# mpz_perfect_power_p()

**Paul Leyland
**
pleyland@microsoft.com

*Mon, 11 Aug 2003 01:02:12 -0700*

>* Also, given that this function tells us that some candidate is a =
*perfect
>* power, can we then easily determine the value of that perfect power ? =
*I
>* guess not .... otherwise the function would surely return that value.
*
Surely, if you know that N =3D a^x with a not necessarily prime, it's =
then extremely easy to discover a and x with very little code and in a =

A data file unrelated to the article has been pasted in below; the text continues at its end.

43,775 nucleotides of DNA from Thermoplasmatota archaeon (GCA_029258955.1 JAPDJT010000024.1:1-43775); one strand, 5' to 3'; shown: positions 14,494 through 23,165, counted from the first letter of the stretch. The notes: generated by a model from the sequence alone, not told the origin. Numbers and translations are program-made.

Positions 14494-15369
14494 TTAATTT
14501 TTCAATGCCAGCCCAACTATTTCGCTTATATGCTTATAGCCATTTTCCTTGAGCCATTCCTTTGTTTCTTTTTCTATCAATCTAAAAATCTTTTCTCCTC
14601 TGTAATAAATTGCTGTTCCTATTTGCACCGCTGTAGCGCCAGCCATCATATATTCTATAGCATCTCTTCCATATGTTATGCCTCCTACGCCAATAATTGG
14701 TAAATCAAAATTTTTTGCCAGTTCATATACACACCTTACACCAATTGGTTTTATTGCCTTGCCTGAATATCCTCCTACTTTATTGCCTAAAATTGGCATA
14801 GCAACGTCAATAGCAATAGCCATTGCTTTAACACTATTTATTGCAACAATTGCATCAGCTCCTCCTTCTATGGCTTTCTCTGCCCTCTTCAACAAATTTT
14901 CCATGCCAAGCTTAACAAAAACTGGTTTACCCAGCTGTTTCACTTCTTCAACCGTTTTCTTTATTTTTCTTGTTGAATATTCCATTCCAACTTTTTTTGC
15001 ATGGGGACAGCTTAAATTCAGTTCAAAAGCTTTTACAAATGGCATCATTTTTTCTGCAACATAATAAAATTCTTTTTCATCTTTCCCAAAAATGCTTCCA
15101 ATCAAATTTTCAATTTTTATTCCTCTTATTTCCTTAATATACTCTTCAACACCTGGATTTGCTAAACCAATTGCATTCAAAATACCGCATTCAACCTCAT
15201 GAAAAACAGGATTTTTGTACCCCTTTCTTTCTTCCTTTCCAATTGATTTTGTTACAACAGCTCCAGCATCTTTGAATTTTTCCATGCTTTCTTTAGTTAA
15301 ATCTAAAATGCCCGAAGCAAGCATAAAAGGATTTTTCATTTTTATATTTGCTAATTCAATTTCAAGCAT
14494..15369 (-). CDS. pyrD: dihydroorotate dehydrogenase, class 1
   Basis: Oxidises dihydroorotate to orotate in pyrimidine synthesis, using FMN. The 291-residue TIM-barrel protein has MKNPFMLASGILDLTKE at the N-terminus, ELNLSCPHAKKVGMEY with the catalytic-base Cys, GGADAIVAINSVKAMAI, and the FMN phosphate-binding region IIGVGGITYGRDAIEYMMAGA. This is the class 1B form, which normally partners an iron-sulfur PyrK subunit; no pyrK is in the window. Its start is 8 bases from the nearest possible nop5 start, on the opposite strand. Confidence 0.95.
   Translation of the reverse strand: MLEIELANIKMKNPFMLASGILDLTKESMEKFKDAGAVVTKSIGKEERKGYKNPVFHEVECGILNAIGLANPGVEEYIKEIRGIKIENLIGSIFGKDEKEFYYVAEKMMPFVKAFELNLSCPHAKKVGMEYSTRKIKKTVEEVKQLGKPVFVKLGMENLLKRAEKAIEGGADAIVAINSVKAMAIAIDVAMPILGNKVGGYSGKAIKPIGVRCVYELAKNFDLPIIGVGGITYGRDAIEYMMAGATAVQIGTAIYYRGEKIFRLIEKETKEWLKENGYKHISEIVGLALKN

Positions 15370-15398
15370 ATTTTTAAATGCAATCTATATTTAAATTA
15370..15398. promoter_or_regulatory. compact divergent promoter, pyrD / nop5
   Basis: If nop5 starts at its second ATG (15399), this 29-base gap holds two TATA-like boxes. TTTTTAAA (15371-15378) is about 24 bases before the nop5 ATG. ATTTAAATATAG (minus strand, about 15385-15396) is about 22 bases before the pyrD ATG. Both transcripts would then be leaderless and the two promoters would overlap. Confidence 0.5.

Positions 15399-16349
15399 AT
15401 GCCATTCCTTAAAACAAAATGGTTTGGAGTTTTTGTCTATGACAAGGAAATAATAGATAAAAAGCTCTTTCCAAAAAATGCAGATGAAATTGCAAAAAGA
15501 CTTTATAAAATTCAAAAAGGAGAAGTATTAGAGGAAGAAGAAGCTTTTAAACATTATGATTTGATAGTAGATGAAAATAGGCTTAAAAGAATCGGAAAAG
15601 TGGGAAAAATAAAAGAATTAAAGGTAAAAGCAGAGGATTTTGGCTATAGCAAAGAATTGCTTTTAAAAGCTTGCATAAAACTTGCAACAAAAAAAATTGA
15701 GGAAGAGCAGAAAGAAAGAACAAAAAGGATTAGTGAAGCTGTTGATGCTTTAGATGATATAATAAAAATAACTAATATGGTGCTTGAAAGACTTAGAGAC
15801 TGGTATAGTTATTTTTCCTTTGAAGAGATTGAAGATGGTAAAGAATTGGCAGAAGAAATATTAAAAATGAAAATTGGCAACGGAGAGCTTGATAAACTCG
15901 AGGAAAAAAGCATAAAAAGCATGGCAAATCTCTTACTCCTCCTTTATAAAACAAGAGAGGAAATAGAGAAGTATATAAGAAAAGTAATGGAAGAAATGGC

very short time. The obvious approach is to use Newton-Raphson to find =
the x-th root, b say, by successively trying x=3D2, x=3D3, ... x =3D =
floor(log_2(N)) until you find a value for which b^x=3DN.
When you have that you need only to factor b, if it's not prime. Unless =
N is excessively large, this ought to be straightforward.
Yes, I know that the search outlined above can be short-circuited. My =
point is that it's almost always very easy to factor N given that it's a =
perfect power.
Paul